Honey I’m Home!
By: Liza Harbison, LGMFT

What is the first thing you do when you walk in the door after work? How about when your significant other walks in the door?

I regularly ask the couples I work with how they greet each other and say goodbye on a normal day. I often hear that they do not greet each other at all, too busy greeting the kids and pets or thinking about the dinner they need to make. With couples in distress, by the time they open the front door after work, not only are they not excited to see their partner, they are already bracing for a fight.

One of the ways I help couples reconnect is by putting each other first in these moments. The first interaction of the day or after work can set the tone for the rest of the time together. Choosing to connect and share affection at that moment can make a big difference. Try some of these strategies next time you get home:

Take Five

As you reach for the door to enter your home, take five seconds to pause and leave the stress of the day at the door. Think about how happy you are to be home with your spouse. Notice any negative thoughts running through your mind about how you might argue and replace them with thoughts about how to greet each other that will set you up for success.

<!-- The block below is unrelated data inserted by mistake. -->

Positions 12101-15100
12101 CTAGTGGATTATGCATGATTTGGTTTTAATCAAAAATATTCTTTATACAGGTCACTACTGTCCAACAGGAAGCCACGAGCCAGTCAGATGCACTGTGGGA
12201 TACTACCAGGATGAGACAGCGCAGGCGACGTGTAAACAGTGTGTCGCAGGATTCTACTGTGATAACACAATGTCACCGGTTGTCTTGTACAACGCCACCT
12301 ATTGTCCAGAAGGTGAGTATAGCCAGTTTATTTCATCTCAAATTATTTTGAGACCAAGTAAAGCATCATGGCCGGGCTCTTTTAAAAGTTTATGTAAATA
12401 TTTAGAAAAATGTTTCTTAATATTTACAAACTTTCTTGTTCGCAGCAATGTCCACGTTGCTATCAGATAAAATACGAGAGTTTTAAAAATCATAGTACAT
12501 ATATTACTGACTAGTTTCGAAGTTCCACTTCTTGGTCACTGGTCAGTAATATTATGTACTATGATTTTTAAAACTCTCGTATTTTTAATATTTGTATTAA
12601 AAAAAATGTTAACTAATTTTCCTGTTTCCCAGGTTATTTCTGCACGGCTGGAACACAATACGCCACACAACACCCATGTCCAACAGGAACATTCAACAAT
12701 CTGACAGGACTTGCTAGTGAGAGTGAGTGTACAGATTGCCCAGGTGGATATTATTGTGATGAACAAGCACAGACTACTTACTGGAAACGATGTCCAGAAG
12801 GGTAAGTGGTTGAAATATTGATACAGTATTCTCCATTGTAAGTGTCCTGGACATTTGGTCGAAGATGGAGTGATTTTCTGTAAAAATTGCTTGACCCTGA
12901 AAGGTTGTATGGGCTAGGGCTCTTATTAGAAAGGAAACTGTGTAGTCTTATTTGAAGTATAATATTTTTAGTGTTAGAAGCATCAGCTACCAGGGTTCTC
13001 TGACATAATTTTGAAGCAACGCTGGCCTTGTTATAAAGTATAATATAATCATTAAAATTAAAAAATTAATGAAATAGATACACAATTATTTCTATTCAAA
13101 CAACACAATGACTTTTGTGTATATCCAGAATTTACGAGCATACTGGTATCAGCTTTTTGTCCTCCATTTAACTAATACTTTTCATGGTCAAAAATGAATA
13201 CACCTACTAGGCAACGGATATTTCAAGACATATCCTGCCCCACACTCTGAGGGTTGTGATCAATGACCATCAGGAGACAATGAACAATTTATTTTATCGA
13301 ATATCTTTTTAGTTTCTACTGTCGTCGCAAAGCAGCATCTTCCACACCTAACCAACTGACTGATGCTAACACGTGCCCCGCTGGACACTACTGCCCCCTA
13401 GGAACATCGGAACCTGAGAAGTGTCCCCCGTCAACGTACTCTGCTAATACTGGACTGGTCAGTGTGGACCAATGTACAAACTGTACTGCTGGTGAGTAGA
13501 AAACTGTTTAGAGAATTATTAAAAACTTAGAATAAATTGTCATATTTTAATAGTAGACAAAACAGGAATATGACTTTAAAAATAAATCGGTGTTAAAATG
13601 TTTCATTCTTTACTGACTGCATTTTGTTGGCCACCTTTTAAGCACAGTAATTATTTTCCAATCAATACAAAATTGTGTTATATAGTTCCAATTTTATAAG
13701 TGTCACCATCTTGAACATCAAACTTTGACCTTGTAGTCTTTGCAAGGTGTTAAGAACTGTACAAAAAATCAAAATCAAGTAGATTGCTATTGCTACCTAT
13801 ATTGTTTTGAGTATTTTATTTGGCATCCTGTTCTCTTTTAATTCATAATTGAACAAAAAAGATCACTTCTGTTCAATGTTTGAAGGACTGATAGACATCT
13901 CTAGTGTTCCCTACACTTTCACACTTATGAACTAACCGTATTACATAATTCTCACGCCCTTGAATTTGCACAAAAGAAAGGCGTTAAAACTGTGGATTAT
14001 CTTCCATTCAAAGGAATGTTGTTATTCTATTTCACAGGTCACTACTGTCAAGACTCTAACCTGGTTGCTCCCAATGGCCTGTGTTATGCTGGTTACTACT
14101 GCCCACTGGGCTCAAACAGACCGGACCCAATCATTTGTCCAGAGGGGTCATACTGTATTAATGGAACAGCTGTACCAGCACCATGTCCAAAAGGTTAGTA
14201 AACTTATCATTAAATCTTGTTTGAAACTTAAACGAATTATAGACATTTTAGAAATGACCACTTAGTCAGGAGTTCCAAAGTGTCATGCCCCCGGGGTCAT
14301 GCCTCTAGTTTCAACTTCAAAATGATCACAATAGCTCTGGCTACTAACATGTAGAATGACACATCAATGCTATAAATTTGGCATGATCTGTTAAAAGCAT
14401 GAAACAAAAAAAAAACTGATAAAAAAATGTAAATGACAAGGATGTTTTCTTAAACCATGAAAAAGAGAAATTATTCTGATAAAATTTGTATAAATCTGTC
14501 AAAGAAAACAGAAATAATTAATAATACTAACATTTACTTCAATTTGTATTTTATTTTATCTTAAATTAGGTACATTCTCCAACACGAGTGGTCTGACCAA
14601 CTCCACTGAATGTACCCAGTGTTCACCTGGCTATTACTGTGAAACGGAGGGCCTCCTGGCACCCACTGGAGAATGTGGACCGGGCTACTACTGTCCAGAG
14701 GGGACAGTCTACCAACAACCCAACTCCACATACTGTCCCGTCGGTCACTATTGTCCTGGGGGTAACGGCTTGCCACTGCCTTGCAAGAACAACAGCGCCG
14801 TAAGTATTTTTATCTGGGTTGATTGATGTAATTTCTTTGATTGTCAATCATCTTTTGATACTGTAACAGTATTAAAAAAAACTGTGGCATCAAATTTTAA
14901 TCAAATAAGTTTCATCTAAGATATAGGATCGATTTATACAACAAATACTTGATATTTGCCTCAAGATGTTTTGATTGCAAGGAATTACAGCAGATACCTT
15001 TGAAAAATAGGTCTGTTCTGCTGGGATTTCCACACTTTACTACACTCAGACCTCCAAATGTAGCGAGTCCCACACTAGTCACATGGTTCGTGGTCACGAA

Notice the Good

When you get home, what do you notice first? Is it the clutter of toys and shoes? Is it a chore your spouse didn’t do? This is all too common and completely understandable. But it can also cause a fight, particularly if this first thought is the first thing said to a partner who actually did clean up the rest of the house, or cook a nice dinner, or just had a tough day. Tell yourself that you will take note of the positives in the home, rather than focusing on the negatives.

Put Them First

If you are the first partner home, drop what you are doing and seek out your partner when she/he gets home. Show them that you are excited to see them, and that home is a loving and safe space. Taking even a few seconds to remind yourself and your partner of that connection will improve the interactions to follow.

Share the Little Things

Ask about your partner’s day and talk about your own. Not only will this keep you updated on each other’s lives and allow you to process the day’s events, but it is also a great way to learn about your partner’s current mood. All too often, we assume a spouse’s sour mood is because they are mad at us. Learning that your partner had a tough day at work can allow you to see their current mood as a reflection on the day, not about something you did. This helps you find ways to support each other and move on with an enjoyable evening.

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